Taken December 27, 2008
It’s rather inconsiderate of time to keep slogging on when I had one or two things to say about Argentina, but the season is upon us so it will have to wait. So because I expect to be spending a few days doing fun-filled family things and skiing my share of slopes here is a picture of where I plan to be doing it: Telluride, Colorado.
It’s been a good year: travel-wise I’ve explored five countries on three continents, writing-wise I’ve sold some stuff to actual publications, academic-wise I passed my qualifier and have pretty much completed my M.S. thesis research. (Like any year there were some not-so-hot moments too, but I don’t know why I’d discuss them on the Internet so let’s just be assured that I got through them and the good won out overall.) And next year is shaping up to have more than a few things to look forward to!
Wishing you and yours a lovely holiday, and I’ll catch you all in a few days.
It’s impossible to be in the shadow of the tallest mountains of the Americas and not succumb to the urge to go explore them. So on Thanksgiving Day I did just that, going on a day trip from Mendoza up toward the Chilean border. Continue reading
It is mildly impossible to fly in and out of the wine region of Argentina without sampling delicious wines, even if your hostel doesn’t give you free wine each night! The traditional backpacker thing to do is head out to the vineyards and rent some bikes to cycle from place to place but this sounded like a silly idea to me- I can’t recall ever ending a wine tour sober enough that pedaling seemed like an awesome idea, so I opted for the fancy wine tour instead where they actually drove you around and gave you lunch. This turned out to be about as good an idea as expected! Continue reading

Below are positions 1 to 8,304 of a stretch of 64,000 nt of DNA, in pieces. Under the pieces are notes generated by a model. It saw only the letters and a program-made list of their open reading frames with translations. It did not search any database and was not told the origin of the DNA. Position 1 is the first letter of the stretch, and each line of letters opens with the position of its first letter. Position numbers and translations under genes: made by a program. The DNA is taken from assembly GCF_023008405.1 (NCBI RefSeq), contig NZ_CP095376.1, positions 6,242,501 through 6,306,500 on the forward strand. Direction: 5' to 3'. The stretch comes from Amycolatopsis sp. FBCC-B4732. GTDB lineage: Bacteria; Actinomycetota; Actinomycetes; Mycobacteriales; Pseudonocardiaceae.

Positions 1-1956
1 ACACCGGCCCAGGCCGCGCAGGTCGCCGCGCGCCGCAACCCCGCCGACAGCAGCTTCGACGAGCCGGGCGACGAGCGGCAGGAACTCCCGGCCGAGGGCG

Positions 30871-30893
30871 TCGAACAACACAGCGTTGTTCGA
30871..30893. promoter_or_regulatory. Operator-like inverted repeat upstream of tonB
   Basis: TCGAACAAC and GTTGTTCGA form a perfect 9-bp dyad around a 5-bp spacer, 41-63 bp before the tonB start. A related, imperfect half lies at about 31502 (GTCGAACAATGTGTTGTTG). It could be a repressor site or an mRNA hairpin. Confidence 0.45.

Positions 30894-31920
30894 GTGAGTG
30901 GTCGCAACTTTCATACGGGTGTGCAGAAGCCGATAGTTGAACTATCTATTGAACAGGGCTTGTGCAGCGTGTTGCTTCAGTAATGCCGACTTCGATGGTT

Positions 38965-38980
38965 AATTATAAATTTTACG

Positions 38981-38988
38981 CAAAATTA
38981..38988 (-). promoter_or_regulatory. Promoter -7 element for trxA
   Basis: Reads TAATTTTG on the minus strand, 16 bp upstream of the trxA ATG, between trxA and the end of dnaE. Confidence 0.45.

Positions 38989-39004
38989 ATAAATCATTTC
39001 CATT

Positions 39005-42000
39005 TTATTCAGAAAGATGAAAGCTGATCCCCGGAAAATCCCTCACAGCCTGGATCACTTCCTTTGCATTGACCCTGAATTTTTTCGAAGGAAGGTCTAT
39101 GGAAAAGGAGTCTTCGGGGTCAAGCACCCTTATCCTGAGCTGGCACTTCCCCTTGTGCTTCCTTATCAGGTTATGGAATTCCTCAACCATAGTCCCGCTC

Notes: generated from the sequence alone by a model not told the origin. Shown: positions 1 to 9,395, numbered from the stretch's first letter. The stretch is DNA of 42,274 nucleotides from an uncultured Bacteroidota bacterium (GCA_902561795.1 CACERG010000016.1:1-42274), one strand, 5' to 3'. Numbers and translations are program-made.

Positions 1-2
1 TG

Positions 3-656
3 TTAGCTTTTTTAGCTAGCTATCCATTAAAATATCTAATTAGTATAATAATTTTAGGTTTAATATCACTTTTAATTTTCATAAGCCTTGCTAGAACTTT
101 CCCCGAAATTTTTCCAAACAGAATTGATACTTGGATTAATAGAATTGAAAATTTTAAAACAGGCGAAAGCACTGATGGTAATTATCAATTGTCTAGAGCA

Mendoza was a nice enough city but I admit we never got along for the simple reason that I kept getting lost in it. This is rather embarrassing for me to admit because after so many strange cities I never get lost- least of all in something as benign as a city with a grid layout- because I have orienteered enough in strange cities that my sense of cardinal directions is really hard to mess up. In Mendoza, however, there were no obvious landmarks visible from everywhere in the city (you can’t see the mountains in town) except, this being the middle of the desert, the sun. And when you set out in the middle of the day instinctively supposing the sun is in the south without stopping to consider the fact that you’re in the southern hemisphere, well, you typically don’t end up where you wanted in the first place.
So sorry, Mendoza. I’m sure you’re a lot nicer than I’ll give you credit for, it’s just you were dealing with an over-confident astronomer who didn’t stop to think about how terribly far from home she really was. Continue reading
If you want to find a lovely little Patagonian hideaway you should head straight to the town of Bariloche. In fact, it’s such a good spot that the town has a history as one of the places where ex-Nazis evading justice lived for several decades (and one or two may still live today), and fugitive war criminals likely know best when it comes to this sort of thing, right?
To begin, one of the reasons I loved Bariloche was because I lucked upon an awesome hostel while there that is a bit of a Shangri La of backpacker lore. Called Penthouse 1004, it was essentially a large apartment on the tallest buiding in Bariloche with the coziest common areas I’ve ever encountered, all dominated by the incredible view-